Raising the minimum wage could push more consumers across the border: Chamber of Commerce

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NDP calls for greater increase in minimum hourly wage to $ 17 an hour

The local chamber of commerce is concerned that increasing the minimum wage to $ 15 an hour will push prices up so much that local businesses will suffer as residents of Sault Ste. Marie turns to cross-border and online shopping.

On Tuesday, the Ontario Conservative government announced a plan to increase the minimum wage from 65 cents an hour to $ 15 effective January 1.

The timing of the government’s announcement must be questioned, said Rory Ring, CEO of Sault Ste. Marie Chamber of Commerce.

“Some sectors of retail have been able to come through the pandemic in very good shape, but you also have many sectors – and these sectors that seem to be targeted by this increase – still struggling,” Ring said.

The sectors targeted by Ring are the food and service industry, as well as small business owners.

“It just places another big burden on small businesses trying to get by and hang on to their livelihoods,” Ring said. “We are trying to understand the timing of this increase. “

Michael Mantha, MP for Algoma — Manitoulin who is a member of the NDP, said he was not at all surprised by the announcement because the provincial government faces an election this summer.

“I told people to get ready because the rainbows and the unicorns are going to start coming out,” Mantha said. “Here is a perfect example, where you have a Ford government that is in campaign mode and seeks to appease the workers in the province. “

Mantha said the announced increase does not make up for the past three years. The cancellation of a planned minimum wage of $ 15 was one of the top priorities of the Ford government when it was elected in 2018.

The NDP estimates that most minimum wage earners have lost about $ 5,300 to date because the originally planned increase has not been implemented.

“Will the government consider going retroactively on this? No, they are not, ”Mantha said.

Ring said he was disappointed that the Ford government did not appear to consult with the business community before announcing the planned increase.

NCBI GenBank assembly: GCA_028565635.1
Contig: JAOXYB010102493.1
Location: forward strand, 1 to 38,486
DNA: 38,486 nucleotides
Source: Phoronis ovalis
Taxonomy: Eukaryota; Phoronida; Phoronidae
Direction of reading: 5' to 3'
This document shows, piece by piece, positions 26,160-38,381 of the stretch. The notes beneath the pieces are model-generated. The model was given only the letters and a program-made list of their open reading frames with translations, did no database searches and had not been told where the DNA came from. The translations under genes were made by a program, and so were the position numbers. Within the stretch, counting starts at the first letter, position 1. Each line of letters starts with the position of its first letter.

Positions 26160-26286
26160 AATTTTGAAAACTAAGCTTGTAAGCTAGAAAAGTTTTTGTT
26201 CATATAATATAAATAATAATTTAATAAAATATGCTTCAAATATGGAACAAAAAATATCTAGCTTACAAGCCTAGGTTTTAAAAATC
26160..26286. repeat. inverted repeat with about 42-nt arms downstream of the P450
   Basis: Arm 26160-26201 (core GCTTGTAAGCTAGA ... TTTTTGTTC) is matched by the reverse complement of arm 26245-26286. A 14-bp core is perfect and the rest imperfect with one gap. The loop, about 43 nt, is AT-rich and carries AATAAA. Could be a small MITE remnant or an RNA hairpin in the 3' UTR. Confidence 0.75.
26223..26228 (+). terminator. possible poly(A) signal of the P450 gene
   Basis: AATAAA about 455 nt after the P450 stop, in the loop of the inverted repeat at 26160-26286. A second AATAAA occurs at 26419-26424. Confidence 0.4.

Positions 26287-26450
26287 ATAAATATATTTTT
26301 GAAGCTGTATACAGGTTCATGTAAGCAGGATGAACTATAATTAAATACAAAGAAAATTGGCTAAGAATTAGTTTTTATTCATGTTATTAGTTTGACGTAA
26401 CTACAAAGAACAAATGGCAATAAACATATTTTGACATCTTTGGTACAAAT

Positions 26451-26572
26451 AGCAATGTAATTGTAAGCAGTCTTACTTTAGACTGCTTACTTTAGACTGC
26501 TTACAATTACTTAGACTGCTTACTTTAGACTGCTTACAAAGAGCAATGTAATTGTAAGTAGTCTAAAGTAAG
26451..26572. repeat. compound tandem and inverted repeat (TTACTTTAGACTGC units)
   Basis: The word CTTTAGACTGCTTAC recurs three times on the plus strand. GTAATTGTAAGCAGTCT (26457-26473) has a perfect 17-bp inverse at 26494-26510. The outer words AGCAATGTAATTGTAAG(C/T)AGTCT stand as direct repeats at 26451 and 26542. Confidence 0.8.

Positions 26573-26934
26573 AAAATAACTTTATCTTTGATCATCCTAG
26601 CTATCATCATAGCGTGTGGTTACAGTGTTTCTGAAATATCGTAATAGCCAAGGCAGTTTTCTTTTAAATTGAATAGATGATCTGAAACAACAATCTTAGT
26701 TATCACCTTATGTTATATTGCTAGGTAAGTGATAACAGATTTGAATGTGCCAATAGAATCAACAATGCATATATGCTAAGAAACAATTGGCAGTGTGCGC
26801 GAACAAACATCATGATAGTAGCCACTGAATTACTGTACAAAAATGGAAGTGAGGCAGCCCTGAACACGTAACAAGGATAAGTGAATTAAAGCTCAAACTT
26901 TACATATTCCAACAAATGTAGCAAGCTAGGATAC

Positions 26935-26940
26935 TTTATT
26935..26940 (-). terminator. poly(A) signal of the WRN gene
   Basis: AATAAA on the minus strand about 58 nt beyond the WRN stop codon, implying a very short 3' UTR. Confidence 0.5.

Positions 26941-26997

“This is a major labor reform and it is a change in political direction for the province. There hasn’t been an evidence-based approach that would suggest it wouldn’t have a negative impact, ”Ring said.

“There could be a negative impact here and it could lead to job losses. This will certainly add to the pressures of rising costs to the consumer and it could mean that these companies may have to cut some services. This will impose economic hardship on businesses and the economy in general, ”Ring added.

The effect on small businesses could be greater, Ring said, because employees already earning $ 15 an hour or more could request a raise after the increase is implemented.

“So it’s not just minimum wage employees, it could be pressure at all levels to get wages up. It puts incredible pressure on the entire business community, ”Ring said.

The wage increase will only be one more cost increase for businesses, Ring said, including increases in the price of gasoline, energy and supplies.

All of these rising costs could be passed on to the consumer, he said.

“These things all start to add up and it can get to the point where your consumer says they can’t afford it anymore and can move on to online shopping from offshore companies, they can move on to more shopping. cross-border, ”Ring said. “The most important thing for us as a border community is that the border will reopen on November 8.”

Mantha does not expect to see widespread job losses due to the increase in the minimum wage.

“The job losses do not come from an increase in the minimum wage. It’s pretty clear that we see more jobs being created when you see an increase in the minimum wage, ”Mantha said. “There are benefits for everyone, because the more income family households earn, the more they spend. So there is a fallout to that. “

The NDP is calling for a minimum wage of $ 17 an hour to cover the cost of living in Ontario.

Mantha said any increase will have to be done with broad consultation.

“I think it’s going to be important for us to reach out to those most affected by this, the labor organizations as well as the workers themselves. And let’s not forget the small businesses, ”Mantha said.


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